Saturday, June 30, 2007
We're going to Ocean Grove, NJ for the weekend.
we'll be staying at Ashley House 14 Surf Ave. • Ocean Grove, NJ 07756 • 732 – 502 – 0081 • www.ashleyhousenj.com
Ocean Grove has a storied history which you can see from this link, not always ecumenical or free of racism, anti Catholicism or antisemitism. I think the town is still dry which is fine with me. In recent years "the gays" had made inroads, so as you walk the lovely streets looking at Victorian homes or the original camp tents-which are really little bungalows-you can see an occasional rainbow flag, and same sex couples walking hand in hand.
I need this break. I've been at my new job for 6 months as of yesterday and new jobs are as stressful as a heart attack (according to statistics.) and some days I've felt like I was having one. It's also a little lonley. I'm feeling like I'm getting into the swing of things now, but office politics are rearing their ugly heads and the current general morale of the office is low. The issue is a memo, meant for supervisors that was inadvertently released to the whole office. E-mail...so convenient, yet so dangerous! I appreciate my unit of 9 people and I try to reassure them and lead them with love and strength. I'm also in the awkward position of being a manager who has been enforcing the contents of the memo, yet represented by the same union that will be greiving this memo and it's fallout. Aargh!
Perhaps I'll get a job in Ocean Grove at the deli as a cheese slicer. Or pool boy. Or ice cream scooper-no, that could be dangerous.
Friday, June 29, 2007
Spirituality Oy! cont.
The story of my relationship with my partner’s synagogue and me has a long history.
We have the early relationship where I tried to fit in to please my new lover and her people. I followed the prayer book- (bencher?), attempting to say the prayers and sit and stand at the right time, and sing with the choir- they don’t tell you in the prayer book how many verses to sing or how many times to sing the refrain. I’m not sure the congregation even knows, it seems to depend on the mood of the choir director (I’ve always had a slight crush on her- digression) I felt slightly nervous, not sure whether I stuck out as not belonging, but I don’t really think so, but you never know. The whole style of the service seemed similar to a Catholic mass but much, much longer with a lot more socializing before and after and even during as people wandered outside to take a break and talk. Good byes took forever!
Then we got comfortable as lovers do. Sue became the co-director of the monthly Friday night dinners before services and I would join her and even help set up. I got to know some of the people, we made friends. I invited my Catholic friends and relatives to the dinners when they were in distress. I would even come for dinner sometimes and skip the service because those services were so long and I had my other meeting that night. The rabbi seemed so nice and welcoming. After the dinner there were prayers and singing (benching.) I all felt very welcoming and comfortable. I felt happy there. I ran into people I knew from my work life. Then, suddenly, Sue was no longer in charge of the monthly dinners. She was not told, she was not fired. The shul just started planning a later dinner and someone else was planning them without her input. She had finally found a volunteer job she enjoyed and she was out without a thankyou or notice. I thought this was strange and cruel. (I had worked for two organizations as a professional volunteer director and I know about these things.)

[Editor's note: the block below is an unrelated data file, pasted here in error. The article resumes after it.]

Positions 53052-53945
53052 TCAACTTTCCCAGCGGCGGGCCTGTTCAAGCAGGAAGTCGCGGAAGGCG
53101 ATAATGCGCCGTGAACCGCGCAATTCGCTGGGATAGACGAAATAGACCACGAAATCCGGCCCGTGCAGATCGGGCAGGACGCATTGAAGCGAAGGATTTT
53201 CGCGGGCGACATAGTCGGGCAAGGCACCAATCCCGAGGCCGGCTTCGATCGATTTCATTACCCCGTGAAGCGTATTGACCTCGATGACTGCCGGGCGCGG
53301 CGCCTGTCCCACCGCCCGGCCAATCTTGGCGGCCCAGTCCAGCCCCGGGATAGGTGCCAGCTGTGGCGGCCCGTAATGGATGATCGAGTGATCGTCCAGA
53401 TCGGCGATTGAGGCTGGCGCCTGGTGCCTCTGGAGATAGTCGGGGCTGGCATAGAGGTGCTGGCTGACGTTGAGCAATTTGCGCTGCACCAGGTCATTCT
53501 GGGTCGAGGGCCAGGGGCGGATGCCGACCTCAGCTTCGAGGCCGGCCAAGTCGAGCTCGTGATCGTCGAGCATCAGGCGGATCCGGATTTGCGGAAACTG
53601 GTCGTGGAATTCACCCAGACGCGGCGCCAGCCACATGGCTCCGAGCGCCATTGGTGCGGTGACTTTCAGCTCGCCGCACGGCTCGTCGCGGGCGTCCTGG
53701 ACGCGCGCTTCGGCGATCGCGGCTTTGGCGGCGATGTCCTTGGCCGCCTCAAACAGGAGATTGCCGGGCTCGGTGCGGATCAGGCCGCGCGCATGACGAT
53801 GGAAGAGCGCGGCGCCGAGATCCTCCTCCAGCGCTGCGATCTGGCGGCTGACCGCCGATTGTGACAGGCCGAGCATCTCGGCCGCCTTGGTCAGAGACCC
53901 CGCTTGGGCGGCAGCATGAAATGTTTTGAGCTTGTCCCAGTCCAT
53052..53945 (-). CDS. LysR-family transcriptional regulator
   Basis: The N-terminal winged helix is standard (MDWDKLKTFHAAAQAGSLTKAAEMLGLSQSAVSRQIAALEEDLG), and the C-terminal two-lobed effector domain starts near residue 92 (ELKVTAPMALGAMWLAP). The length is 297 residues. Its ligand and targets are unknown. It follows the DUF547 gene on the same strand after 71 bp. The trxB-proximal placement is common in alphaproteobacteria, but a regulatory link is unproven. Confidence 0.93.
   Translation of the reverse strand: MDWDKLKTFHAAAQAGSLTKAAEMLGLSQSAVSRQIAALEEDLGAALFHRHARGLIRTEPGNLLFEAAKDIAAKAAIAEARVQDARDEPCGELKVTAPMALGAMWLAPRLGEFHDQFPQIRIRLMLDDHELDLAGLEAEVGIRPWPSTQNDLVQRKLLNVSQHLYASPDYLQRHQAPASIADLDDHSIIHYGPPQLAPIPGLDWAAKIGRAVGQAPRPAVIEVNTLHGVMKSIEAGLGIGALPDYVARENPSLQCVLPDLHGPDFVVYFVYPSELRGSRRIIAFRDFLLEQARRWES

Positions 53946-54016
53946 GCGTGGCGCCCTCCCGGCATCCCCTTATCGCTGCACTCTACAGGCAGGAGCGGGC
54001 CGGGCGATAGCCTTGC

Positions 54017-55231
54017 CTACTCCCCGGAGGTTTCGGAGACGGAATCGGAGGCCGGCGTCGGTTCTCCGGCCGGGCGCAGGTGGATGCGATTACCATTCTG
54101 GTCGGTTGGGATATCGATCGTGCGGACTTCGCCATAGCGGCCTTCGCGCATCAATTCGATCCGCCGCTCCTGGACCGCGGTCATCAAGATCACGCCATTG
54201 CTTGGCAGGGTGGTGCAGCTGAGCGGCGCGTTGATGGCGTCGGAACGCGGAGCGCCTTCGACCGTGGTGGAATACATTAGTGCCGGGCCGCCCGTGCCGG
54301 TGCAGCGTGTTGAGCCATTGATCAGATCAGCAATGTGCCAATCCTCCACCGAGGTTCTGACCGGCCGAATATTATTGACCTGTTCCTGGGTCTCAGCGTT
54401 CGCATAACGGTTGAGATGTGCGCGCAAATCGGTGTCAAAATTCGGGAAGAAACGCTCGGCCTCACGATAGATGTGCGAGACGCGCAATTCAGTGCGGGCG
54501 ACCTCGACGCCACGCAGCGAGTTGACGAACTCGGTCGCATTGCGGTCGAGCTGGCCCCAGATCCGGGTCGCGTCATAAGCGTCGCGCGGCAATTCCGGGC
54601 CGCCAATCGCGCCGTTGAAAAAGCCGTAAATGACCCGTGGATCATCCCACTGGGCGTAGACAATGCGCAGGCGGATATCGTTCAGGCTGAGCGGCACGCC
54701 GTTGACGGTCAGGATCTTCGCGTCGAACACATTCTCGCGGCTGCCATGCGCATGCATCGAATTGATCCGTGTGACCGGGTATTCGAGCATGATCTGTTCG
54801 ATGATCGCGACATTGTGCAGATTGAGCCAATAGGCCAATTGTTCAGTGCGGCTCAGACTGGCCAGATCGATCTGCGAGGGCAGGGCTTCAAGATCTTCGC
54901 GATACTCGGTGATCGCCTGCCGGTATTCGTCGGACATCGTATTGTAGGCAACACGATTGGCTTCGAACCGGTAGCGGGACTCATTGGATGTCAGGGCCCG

9/11 happened. The world in NYC became an unsafe and scary place. My cousin’s wife lost her life in tower two. We were looking for refuge wherever we could find it. Sue and I went to a special service at CBST. The rabbi was especially comforting and assuring, yet strong. It felt like a safe space. I thought again, should I convert. We were already celebrating all the Jewish holidays and none of the Christian ones and we were both satisfied and happy with that.
Several months later over lunch at Neiman Marcus, Sue proposed. I said yes. We began to plan for our wedding. I wanted to elope to Canada. Sue wanted a traditional Jewish wedding. We approached the rabbi-actually we didn’t approached the rabbi, we talked to friends who told us that the rabbi would not marry a Jew and a non-Jew (the rabbi’s language.) WHAT? (my language.) The largest gay, lesbian, bisexual and transgender synagogue in the world was rejecting ME! (to be continued)
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